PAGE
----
Regular Rod

Tuesday, 5 August 2014

Fiddling about with casts...

Yesterday evening started well enough.  Here a line of trout were rising nicely but in an awkward place round to the left of this picture with this fine overhanging branch of alder forcing a sort of hatchet action to the cast to swing the fly, leader and line around and under the "obstruction".  (Not an obstruction at all, but a valuable piece of cover that encourages the trout to line up and feed here...)

Fine, no problem then? 

Err...  Not quite!


There was a small matter of the back cast. 

Earlier in the day your faithful blogger was witness to a couple of anglers in the recreation ground trying a couple of new rods from the Orvis shop.  One thing stood out.  Neither angler turned his head to watch what the line was doing on the back cast.  Now that's alright on a casting platform or wading in a big river, but how very much easier it would be to get the timing right and to avoid catching up on the bankside herbage if they would get into the habit of watching the fly line on the back cast as well as on the forward cast, turning the head to make sure of seeing everything that is going on and everything that is likely to get in the way.

One or two things to get in the way here.  That cast up river, over to the left and under the overhanging cover would have been just about impossible, certainly very lucky if achieved at all, with no turning of the head and close scrutiny of exactly where the line was going and what it was doing.

Last night the river was very kind to your faithful blogger.  This season the river is lower than usual and some places where the flow was just right in previous years for the fish to line up for the evening return of the Sherry Spinners might now hold few if any fish.  Now you and I know full well that the fish cannot just vanish.  They live here so they must be somewhere.  The trick is to go right back to basics and start afresh.  No matter how well a water is known to the angler there is often something new to learn about it...

So it proved to be at a favourite spot a little further down river. 

Sitting cross legged on a dry silt bed and watching a pool that has often been covered in the oval rises that indicate trout eating spent spinners, it became clear that, although there were a few fish around and one or two were prepared to take the fly in error, things were different from previous years.  Much has changed anyway as the additional large woody debris in the river has altered a number of pools, so it was with an open mind that the decision was made to leave this "favourite spot" and wander off, searching for "new" places where those Wye wild rainbow and wild brown trout had toddled off to.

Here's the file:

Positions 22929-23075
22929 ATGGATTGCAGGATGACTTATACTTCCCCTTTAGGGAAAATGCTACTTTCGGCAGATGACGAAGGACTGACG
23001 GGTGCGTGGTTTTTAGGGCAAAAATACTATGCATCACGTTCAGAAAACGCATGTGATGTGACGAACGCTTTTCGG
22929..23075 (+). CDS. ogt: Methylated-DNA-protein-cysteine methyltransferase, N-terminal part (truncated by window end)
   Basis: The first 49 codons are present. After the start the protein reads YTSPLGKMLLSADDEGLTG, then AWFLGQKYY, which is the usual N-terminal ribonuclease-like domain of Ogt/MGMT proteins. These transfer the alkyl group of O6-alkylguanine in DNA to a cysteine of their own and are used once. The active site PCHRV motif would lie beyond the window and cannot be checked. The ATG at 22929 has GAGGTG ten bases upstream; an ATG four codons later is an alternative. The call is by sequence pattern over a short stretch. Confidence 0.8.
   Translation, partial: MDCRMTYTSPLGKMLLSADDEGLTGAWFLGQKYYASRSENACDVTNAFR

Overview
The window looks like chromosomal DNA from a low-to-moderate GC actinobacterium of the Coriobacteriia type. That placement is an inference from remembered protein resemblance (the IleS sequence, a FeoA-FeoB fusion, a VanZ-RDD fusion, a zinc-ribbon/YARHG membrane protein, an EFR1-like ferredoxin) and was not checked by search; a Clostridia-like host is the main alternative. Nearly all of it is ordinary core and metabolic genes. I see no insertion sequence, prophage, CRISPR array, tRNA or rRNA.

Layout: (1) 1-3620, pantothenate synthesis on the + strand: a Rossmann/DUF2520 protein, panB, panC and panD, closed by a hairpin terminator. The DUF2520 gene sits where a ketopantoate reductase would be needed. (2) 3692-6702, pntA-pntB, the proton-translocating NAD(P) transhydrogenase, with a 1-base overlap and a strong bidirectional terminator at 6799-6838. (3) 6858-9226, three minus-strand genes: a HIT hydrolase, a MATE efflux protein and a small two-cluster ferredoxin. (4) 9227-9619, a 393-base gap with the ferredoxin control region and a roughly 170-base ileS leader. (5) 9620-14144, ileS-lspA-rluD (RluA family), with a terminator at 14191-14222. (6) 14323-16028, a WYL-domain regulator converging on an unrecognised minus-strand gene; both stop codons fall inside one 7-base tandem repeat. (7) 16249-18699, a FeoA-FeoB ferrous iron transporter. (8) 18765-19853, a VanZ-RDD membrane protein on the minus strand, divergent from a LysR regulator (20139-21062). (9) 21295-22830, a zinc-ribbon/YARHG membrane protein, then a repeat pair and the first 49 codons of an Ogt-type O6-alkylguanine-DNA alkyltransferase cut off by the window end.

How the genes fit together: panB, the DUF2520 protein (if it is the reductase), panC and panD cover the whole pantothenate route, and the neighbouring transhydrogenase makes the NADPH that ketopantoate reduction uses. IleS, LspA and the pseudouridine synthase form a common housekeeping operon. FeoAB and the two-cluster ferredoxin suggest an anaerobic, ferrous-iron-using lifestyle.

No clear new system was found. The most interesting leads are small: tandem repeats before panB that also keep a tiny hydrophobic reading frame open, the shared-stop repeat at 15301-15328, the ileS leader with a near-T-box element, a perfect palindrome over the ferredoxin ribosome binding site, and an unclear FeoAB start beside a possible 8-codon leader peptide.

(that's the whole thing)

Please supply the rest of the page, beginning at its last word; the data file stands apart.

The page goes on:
Please accept my sincere apologies for the poor (camera shake) quality of this photograph but it does show how very interesting are the questions the river can ask of you.  The current nearest to us is very quick and powerful. Over on the other side the flow is even but slower.  It just so happens that the dark shaded line at the edge of the opposite current is where a fair number of trout were lined up to make the most of the spinners.  Great numbers of these were arriving on the surface conveyor belt, dead and dying and packed with calories!  How to cope?  You will recall that in a previous blogpost we had a similar situation.  In that instance, as well as extending the leader to make it fail to turn over, we cast well up current with a little extra power on the forward cast, so that the failed turnover of the leader let the fly fall down in the slack water opposite and drifted without drag for several seconds until the line and leader in the fast current came down and overtook the slower drifting fly.

Here we need something different.  The trees on the bank dictate that we cannot go downstream to cast up in a similar way to the previous example.  We are bang opposite our quarry so need another way to get some loose leader in a pile over on the other side of this fast current.  The answer is to cast with slightly higher than usual line speed and to abruptly stop the line in mid-air so the over-long cast is bounced back and the fly, tippet and leader land in a pile in that slower current.  The fly then drifts for just enough time to convince the trout that the fly (Poly Prop Sherry "PPS") is a real Sherry Spinner and the mistake we need is made!


It wasn't easy.  Several flies were lost in the vegetation.  Nevertheless, it was viable and a place where I have never caught a fish before turned out to be, potentially, a new "favourite spot".

Wandering back up river towards home the fish were diligently feeding on Sherry Spinners.  The flat water above Black Barn was a joy to behold with rises everywhere.  One last cast, kneeling behind the sedges, produced a beautiful brown trout that would have rendered anything else an anti-climax.  I couldn't see the fly anymore and anyway there is something so right about leaving the trout still feeding in earnest and packing in the calories.  Therefore, at only a few minutes past ten, it was time for home.

The nights are closing in fast now so make the most of these sultry evenings.  The season has only sixty three days left!



Regular Rod